Azimuth

Azimuth

During September and October of 2012,  artist Marela Zacarías led the local community in turning 1,024 square feet of reconstructed silo into a permanent sculptural mural installation in the Willowell woods. Zacarías’s project, called Azimuth, is part of a series of artist residencies at Willowell that interpret both Pre-Colombian design motifs and Vermont’s natural environment.

Above: 10-minute film about the making of Azimuth

According to Zacarías, Azimuth “is meant to work as a meditation on transformation and an offering to nature.”

A major source of inspiration for Zacarías is Pre-Colombian architecture, in particular a pyramid at the archaeological site of Xochicalco in Morelos, Mexico. “Looking at the work that the Olmec artists created in this site around 650 AD,” she said, “I am amazed at the connection of the pyramids with nature.

“The architects thought about the placement of the buildings and their orientation in relationship to the stars and the four directions. The stone carvings on the surface of this pyramid are very intricate and I find the combination of organic and symmetrical patterns very inspiring. I imagine the way the patterns looked when they were painted. The colors must have been bright and beautiful next to the background of the clouds and the trees.”

In the spirit of these ancient artists, Zacarías intended the project at Willowell to relate to its environment in shape, placement and color. While most murals are painted on existing flat walls, Azimuth came to life on the curved sides of a free-standing reconstructed silo. Two adjacent 9-foot-tall silo halves join to form the sculpture’s S-shape. Zacarías said she had this nonlinear form in mind from the beginning, when she was approached by Willowell to create a “wall in the woods.”

“I knew that the mural could not be painted on a rectangular wall, as it would feel like an imposition to the woods that surround it,” she said. “So I decided to use a feminine, organic shape to paint on.” Local artist Eben Markowski and his brother Judd Markowski provided the ideal answer to the problem of building a curved wall when they suggested using the old silo at Good Companion Farm in Ferrisburgh. They constructed the wall as a site-specific sculpture that invites its viewers to interact with the landscape by walking in and around the wall while taking in the mural.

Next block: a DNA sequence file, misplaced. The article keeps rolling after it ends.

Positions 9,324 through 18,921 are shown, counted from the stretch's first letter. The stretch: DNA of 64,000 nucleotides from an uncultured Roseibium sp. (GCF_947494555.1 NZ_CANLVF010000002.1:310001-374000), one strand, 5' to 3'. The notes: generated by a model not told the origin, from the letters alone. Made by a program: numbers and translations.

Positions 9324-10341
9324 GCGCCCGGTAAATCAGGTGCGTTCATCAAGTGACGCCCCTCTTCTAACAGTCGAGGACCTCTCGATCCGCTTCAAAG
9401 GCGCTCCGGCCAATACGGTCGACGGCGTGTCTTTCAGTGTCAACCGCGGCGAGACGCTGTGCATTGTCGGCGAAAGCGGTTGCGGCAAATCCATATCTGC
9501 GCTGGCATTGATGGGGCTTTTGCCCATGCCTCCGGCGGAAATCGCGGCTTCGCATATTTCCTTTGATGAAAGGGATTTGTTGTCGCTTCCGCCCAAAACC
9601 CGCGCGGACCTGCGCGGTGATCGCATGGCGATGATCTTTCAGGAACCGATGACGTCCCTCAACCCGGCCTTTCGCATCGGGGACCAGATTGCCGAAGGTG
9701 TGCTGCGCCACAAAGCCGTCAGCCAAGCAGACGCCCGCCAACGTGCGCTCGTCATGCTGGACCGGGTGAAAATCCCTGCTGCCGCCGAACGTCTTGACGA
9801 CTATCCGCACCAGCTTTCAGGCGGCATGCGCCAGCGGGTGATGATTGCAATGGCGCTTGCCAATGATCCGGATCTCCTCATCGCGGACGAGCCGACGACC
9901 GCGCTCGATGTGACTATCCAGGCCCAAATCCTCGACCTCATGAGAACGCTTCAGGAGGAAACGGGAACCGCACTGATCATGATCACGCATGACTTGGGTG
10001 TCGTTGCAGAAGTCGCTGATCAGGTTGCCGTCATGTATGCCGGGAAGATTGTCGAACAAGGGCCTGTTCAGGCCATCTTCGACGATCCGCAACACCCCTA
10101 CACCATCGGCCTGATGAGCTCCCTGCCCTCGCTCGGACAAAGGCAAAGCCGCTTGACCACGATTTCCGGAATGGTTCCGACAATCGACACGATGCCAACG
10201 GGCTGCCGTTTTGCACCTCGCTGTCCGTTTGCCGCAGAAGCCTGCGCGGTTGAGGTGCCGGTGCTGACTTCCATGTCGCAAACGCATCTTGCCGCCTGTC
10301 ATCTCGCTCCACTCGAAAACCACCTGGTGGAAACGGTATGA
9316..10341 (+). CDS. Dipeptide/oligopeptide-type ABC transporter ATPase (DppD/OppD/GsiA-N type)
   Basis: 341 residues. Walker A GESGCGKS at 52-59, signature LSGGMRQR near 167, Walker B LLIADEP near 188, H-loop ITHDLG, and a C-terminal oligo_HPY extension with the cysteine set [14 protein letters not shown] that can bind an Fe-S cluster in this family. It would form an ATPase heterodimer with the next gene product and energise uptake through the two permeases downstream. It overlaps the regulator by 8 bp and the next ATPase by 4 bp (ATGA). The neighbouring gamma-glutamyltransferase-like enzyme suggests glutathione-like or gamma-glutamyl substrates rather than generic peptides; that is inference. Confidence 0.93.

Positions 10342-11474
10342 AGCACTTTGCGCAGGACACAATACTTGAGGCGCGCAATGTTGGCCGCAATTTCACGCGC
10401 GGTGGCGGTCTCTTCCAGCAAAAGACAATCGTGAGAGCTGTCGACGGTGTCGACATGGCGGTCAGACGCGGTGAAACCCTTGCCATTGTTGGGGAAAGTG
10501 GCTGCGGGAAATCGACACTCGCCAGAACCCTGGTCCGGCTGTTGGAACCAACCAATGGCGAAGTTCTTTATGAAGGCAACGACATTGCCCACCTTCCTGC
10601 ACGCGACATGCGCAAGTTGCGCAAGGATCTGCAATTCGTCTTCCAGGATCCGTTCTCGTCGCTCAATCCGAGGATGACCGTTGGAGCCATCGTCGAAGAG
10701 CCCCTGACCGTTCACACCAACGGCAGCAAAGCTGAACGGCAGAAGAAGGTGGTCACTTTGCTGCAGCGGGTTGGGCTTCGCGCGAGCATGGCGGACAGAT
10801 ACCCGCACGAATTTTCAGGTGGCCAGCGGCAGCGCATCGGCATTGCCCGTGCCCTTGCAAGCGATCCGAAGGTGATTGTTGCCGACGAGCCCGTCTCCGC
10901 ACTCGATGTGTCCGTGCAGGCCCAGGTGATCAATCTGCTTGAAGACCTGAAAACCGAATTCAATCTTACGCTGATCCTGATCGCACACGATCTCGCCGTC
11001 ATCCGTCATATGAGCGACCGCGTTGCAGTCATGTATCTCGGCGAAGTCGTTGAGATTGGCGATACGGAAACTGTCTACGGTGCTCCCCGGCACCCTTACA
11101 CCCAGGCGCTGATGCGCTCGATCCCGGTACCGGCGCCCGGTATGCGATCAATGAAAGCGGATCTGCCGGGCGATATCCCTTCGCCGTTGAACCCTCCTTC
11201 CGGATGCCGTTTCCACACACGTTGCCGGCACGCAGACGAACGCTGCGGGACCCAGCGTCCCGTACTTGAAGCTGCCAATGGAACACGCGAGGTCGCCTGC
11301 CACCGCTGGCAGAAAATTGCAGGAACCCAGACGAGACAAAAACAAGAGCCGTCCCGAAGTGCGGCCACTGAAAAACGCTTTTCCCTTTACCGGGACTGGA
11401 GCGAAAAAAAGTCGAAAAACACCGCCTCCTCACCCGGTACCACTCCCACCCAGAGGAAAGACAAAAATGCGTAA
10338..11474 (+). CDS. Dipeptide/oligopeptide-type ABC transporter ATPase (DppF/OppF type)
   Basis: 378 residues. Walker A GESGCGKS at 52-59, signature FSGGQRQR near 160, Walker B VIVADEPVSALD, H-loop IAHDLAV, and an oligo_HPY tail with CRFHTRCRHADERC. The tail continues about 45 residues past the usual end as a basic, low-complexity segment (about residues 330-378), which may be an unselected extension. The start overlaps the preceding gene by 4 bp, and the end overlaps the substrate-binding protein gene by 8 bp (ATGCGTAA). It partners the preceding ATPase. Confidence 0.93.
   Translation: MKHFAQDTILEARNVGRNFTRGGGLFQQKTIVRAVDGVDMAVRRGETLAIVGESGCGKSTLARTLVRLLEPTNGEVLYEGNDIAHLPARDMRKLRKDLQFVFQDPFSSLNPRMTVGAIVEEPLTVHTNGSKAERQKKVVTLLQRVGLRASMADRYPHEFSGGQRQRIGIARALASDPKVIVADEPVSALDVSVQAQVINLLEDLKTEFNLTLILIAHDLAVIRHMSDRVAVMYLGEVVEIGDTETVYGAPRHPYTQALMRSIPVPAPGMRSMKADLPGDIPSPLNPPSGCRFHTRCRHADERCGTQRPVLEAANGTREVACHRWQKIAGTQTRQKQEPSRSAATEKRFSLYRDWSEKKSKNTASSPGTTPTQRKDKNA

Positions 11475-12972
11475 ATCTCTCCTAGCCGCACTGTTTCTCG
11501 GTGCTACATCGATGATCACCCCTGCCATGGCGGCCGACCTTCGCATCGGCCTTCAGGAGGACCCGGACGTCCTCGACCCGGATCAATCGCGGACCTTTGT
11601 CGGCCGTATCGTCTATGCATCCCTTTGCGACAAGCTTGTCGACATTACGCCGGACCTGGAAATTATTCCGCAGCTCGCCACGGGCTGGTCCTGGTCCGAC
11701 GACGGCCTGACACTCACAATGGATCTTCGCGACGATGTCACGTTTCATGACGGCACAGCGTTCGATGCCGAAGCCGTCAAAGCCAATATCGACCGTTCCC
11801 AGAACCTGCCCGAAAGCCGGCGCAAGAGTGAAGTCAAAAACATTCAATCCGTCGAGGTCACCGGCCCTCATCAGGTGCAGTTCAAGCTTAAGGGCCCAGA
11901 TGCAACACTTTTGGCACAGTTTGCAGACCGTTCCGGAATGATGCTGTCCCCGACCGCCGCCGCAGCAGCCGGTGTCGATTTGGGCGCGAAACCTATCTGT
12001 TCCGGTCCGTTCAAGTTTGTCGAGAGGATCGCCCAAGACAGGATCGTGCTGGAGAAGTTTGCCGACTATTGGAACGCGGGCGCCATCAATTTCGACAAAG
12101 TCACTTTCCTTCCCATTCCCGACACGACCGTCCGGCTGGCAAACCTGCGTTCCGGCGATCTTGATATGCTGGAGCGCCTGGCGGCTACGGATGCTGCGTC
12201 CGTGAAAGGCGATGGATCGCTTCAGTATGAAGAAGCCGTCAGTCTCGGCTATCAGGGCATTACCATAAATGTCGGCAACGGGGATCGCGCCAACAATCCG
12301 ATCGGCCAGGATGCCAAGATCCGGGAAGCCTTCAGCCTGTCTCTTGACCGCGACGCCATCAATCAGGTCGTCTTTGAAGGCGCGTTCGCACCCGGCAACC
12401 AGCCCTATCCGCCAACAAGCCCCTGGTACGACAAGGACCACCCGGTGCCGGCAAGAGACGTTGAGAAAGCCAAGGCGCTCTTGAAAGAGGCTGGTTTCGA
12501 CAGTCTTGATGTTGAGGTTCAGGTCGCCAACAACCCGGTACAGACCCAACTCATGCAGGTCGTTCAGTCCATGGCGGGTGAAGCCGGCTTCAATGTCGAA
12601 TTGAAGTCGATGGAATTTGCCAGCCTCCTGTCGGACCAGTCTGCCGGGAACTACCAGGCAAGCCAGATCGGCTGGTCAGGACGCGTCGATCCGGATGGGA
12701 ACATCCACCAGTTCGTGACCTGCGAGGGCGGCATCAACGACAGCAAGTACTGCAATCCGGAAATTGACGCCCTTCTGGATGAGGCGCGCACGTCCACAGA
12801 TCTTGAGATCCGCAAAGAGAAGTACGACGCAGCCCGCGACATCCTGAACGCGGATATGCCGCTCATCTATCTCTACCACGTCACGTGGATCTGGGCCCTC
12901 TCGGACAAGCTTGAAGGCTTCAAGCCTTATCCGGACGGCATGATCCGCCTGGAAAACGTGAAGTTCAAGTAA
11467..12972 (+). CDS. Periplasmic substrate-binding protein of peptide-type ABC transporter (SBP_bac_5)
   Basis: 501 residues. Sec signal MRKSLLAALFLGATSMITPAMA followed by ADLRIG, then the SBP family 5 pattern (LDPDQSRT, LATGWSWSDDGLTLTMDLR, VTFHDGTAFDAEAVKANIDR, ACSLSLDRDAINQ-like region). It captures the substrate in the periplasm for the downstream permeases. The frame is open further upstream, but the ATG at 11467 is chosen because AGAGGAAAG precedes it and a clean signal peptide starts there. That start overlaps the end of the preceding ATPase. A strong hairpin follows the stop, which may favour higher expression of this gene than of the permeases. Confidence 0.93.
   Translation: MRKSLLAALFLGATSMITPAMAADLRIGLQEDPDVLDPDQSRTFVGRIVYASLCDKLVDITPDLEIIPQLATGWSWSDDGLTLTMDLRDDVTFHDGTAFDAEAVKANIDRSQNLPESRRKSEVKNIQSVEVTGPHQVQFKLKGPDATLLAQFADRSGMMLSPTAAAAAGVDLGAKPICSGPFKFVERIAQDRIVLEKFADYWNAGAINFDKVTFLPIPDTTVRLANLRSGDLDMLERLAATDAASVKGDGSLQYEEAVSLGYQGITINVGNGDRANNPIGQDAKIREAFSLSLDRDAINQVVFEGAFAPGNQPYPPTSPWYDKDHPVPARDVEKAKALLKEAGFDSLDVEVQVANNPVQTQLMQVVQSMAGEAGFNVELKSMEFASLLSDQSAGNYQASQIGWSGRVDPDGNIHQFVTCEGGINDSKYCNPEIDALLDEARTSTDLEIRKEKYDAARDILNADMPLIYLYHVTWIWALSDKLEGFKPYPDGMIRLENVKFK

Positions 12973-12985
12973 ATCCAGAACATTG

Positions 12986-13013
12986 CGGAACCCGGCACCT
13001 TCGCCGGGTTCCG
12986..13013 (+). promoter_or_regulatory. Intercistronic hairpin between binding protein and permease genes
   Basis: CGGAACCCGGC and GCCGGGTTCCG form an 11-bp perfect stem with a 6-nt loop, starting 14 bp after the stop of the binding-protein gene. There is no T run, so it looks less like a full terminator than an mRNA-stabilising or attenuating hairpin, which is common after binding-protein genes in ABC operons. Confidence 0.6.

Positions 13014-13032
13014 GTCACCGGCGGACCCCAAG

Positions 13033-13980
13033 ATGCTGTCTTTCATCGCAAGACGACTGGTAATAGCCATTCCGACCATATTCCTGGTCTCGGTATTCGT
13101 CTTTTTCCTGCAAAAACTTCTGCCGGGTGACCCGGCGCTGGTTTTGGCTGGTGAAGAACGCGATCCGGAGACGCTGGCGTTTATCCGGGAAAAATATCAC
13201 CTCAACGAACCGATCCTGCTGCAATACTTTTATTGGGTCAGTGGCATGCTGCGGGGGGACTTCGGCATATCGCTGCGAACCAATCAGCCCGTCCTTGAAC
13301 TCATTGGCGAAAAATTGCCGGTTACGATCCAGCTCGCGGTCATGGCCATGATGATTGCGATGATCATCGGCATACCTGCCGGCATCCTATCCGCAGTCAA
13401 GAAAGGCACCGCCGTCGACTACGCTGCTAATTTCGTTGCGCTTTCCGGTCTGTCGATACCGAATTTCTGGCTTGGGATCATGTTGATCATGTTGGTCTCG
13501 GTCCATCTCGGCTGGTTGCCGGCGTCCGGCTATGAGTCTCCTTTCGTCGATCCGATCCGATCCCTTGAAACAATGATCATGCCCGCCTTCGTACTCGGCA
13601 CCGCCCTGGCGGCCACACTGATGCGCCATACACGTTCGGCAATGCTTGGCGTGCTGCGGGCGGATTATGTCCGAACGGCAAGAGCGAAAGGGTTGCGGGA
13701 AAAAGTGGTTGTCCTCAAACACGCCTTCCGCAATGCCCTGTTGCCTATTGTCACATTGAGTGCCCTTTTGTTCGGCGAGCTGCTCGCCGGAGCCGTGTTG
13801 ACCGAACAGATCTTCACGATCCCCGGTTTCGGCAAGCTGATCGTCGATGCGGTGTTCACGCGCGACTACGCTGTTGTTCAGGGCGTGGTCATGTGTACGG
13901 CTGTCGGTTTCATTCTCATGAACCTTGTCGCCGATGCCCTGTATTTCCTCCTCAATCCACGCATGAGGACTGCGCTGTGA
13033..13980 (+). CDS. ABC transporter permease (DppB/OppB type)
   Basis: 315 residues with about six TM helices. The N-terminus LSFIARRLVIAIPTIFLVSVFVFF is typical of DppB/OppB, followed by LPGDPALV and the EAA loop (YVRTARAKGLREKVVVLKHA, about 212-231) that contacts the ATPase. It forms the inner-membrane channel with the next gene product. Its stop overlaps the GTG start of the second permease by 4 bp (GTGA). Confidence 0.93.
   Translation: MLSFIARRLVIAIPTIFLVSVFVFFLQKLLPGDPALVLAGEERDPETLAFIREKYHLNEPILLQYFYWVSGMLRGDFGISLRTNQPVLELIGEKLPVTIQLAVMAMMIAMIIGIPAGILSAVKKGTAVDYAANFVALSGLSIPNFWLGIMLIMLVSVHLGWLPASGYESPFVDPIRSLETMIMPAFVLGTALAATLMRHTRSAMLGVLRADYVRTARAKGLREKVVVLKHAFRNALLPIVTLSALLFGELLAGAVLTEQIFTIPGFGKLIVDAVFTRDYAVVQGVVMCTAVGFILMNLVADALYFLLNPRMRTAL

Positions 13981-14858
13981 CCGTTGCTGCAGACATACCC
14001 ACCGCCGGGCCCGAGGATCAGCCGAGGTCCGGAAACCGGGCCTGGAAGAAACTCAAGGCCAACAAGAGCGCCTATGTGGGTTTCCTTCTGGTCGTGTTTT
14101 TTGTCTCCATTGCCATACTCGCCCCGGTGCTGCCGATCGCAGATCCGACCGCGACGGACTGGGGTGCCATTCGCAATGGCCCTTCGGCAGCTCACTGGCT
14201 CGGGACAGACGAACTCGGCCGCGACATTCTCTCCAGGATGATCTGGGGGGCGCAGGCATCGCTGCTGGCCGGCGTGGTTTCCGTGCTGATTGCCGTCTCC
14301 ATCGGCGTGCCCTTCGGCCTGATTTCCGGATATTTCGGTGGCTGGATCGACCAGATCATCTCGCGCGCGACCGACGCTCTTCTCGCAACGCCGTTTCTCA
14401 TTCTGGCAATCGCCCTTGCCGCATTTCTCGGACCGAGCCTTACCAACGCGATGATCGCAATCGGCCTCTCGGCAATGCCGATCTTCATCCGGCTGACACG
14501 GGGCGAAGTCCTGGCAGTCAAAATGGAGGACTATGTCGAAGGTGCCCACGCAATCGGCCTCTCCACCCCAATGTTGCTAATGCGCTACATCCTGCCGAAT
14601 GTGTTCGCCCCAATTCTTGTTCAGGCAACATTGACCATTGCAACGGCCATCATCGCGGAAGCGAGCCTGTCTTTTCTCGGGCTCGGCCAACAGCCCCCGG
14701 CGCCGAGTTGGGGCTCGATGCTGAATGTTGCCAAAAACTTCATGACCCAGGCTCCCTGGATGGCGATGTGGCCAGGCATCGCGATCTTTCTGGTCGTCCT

Vergennes fourth graders paint the first colors on the wall during a Sept 24 field trip

“By walking around the wall, the people who look at the mural will complete the 8, which is a symbol of the infinite and the life cycle,” Zacarías said. “The S is also a wave, seen in the ocean or in the traveling of sound. It represents the ups and downs of our daily lives and the mountains that surround us.”

Zacarías is a Mexico City-born, Brooklyn-based artist who has worked with communities in the U.S. and Latin America to paint over 30 murals. Azimuth is her first sculptural mural and her first non-objective mural. She painted the silo surfaces with “abstract patterns inspired by the changing of the seasons and the four directions.”  The four sides of the sculpture interpret the four seasons with non-representational patterns and colors.

The word “azimuth,” meaning in the original Arabic “a way, a part, or a quarter,” measures in nautical terms the angle between North and a star’s position on the horizon. It can also mean the angle between a forward-facing person and a sound. As the mural’s title, Azimuth prompts reflection on how we position ourselves within nature. It also calls attention to the playful echoes the silo walls create.

Marela chose over 20 different colors for the first wall alone.

“As a foundation committed to finding opportunities that bring together arts, education, and the environment, Willowell is excited to support this unique project,” says Matt Schlein, the Foundation’s director. “For starters, having the youth and community get a chance to work with an internationally renowned artist can only foster creativity and enthusiasm for the arts. Additionally, Marela’s design and concept of the piece, blending notions around time, nature, pre-Colombian design motifs, and Vermont’s agrarian history will continue to inspire and promote a sense of place long after the residency concludes.”

During her residency at Willowell, Zacarías worked with over 80 local students ages 6 through 18. Elementary students from Monkton and Vergennes marked the first days of fall by painting autumnal colors on the first side of the wall to be painted. Students in the Walden Project provided the most extensive assistance. The mural stands outside the entrance to their outdoor classroom. Middlebury College senior Annie Ulrich also assisted as an intern during the four-week painting process.

 

Check out our Facebook page for more images from the opening reception.

 

Azimuth is funded in large part by the Alex Gordon Trust, the Bay and Paul Foundations, and the Wolf Kahn and Emily Mason Foundation.

 

For more information about Marela Zacarías, visit www.Marela.org